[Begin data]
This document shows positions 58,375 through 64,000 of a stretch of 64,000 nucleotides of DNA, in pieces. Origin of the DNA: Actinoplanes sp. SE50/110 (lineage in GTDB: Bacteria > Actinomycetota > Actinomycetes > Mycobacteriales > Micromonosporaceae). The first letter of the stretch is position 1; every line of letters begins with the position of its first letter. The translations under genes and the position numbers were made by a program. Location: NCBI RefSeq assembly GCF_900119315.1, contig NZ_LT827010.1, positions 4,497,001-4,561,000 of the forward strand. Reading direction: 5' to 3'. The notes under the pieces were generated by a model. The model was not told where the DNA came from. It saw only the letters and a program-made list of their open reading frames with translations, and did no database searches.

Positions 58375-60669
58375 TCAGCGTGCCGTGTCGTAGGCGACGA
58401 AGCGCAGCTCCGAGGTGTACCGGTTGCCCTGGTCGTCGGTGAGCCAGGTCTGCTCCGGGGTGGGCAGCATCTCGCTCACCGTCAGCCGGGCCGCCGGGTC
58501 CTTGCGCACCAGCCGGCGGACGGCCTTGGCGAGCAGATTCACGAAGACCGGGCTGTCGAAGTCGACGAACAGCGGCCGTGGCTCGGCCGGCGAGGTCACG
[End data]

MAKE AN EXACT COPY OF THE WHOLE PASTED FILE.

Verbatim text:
This document shows positions 58,375 through 64,000 of a stretch of 64,000 nucleotides of DNA, in pieces. Origin of the DNA: Actinoplanes sp. SE50/110 (lineage in GTDB: Bacteria > Actinomycetota > Actinomycetes > Mycobacteriales > Micromonosporaceae). The first letter of the stretch is position 1; every line of letters begins with the position of its first letter. The translations under genes and the position numbers were made by a program. Location: NCBI RefSeq assembly GCF_900119315.1, contig NZ_LT827010.1, positions 4,497,001-4,561,000 of the forward strand. Reading direction: 5' to 3'. The notes under the pieces were generated by a model. The model was not told where the DNA came from. It saw only the letters and a program-made list of their open reading frames with translations, and did no database searches.

Positions 58375-60669
58375 TCAGCGTGCCGTGTCGTAGGCGACGA
58401 AGCGCAGCTCCGAGGTGTACCGGTTGCCCTGGTCGTCGGTGAGCCAGGTCTGCTCCGGGGTGGGCAGCATCTCGCTCACCGTCAGCCGGGCCGCCGGGTC
58501 CTTGCGCACCAGCCGGCGGACGGCCTTGGCGAGCAGATTCACGAAGACCGGGCTGTCGAAGTCGACGAACAGCGGCCGTGGCTCGGCCGGCGAGGTCACG